As more of the dust settles after the December 2017 passage of the Tax Cuts and Jobs Act, P.L. 115-97, borrowers and lenders alike are reconsidering their future financing strategies. One of the more significant changes in the tax law is the new limit imposed on interest expense deductions.

Prior to the passage of the tax reform bill, corporations could usually deduct the full amount of their business debt interest payments. The tax reform bill changed this for many taxpayers, including corporations, by imposing a limitation of the amount of the deduction based upon a formula.[1] The new formula generally caps the business interest deduction at the sum of “(A) the business interest income of such taxpayer for such taxable year, (B) 30 percent of the adjusted taxable income of such taxpayer for such taxable year, plus (C) the floor plan financing interest of such taxpayer for such taxable year.”[2] For most corporations, the practical result of the new tax provisions is that they can no longer deduct net interest expenses exceeding 30 percent of their earnings before interest, taxes, depreciation and amortization (EBITDA). This new challenge for heavily leveraged businesses will only increase in 2022, when the deduction must be calculated after computing depreciation and amortization expenses.

Under the old tax code, corporate debt swelled. Dividends, mergers and acquisitions, and leveraged buyouts were frequently funded at least in part with borrowed funds. As a result of the new limit on the deduction, many companies could have lower cash flow projections. Corporations may have less incentive to obtain financing and may instead raise cash through equity offerings, such as preferred stock. Corporations may look to increased use of leasing as another alternative to borrowing. Companies may also look for alternative ways to free up cash, such as streamlining operations and outsourcing.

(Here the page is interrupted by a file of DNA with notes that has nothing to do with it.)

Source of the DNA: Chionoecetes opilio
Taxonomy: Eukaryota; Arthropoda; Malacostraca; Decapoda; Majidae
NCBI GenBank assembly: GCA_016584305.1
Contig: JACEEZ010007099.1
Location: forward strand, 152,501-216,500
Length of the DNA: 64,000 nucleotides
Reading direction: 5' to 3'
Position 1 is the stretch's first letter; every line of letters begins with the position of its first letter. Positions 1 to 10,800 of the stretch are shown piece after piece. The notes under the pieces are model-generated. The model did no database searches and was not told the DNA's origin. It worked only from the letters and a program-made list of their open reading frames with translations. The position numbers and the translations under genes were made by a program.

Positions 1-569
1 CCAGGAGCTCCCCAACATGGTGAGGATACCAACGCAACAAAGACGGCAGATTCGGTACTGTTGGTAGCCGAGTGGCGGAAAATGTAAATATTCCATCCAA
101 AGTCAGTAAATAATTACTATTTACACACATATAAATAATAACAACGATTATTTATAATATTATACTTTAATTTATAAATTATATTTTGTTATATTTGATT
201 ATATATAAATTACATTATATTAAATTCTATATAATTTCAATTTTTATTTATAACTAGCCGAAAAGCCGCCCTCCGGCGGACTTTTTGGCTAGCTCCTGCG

Certain sectors are more likely to be negatively impacted by the change in the tax law. For instance, leveraged buyouts and mergers and acquisitions are often concentrated in the healthcare and technology industries.

Although multinational companies are beginning to consider moving debt to foreign subsidiaries now, the pressure may increase after 2021, at least until income earned outside the United States is addressed in a tax-efficient manner. There are questions about whether the Section 163(j) rules apply to foreign subsidiaries for purposes of the new “minimum tax,” which could affect the U.S. tax benefit or the cost of shifting debt to foreign subsidiaries. Guidance from the Internal Revenue Service is expected on this issue in the relatively near term.

In addition to causing a shift in financing strategies, the new deduction cap may result in an increase in the default rate for borrowers. Lenders could find themselves as creditors in bankruptcy proceedings and, depending on factors such as the priority of their liens and value of their collateral, recover pennies on the dollar. In addition to the exposure to existing loan portfolios, the increased risk of default may impact the factors used by lenders in issuing new debt.

While it is too early to predict the full impact of the change to the business interest deduction, it is clear that the factors that impact borrowing decisions are changing. There may be fewer leveraged buyouts, increased use of leasing as a means of equipping businesses and more equity offerings. Companies should continue to review their existing financing structures for tax inefficiencies created by the tax reform and adjust their strategies to meet the new challenges created by the changes.

[1] 26 U.S.C.A. § 163(j).
[2] 26 U.S.C.A § 163(j)(1).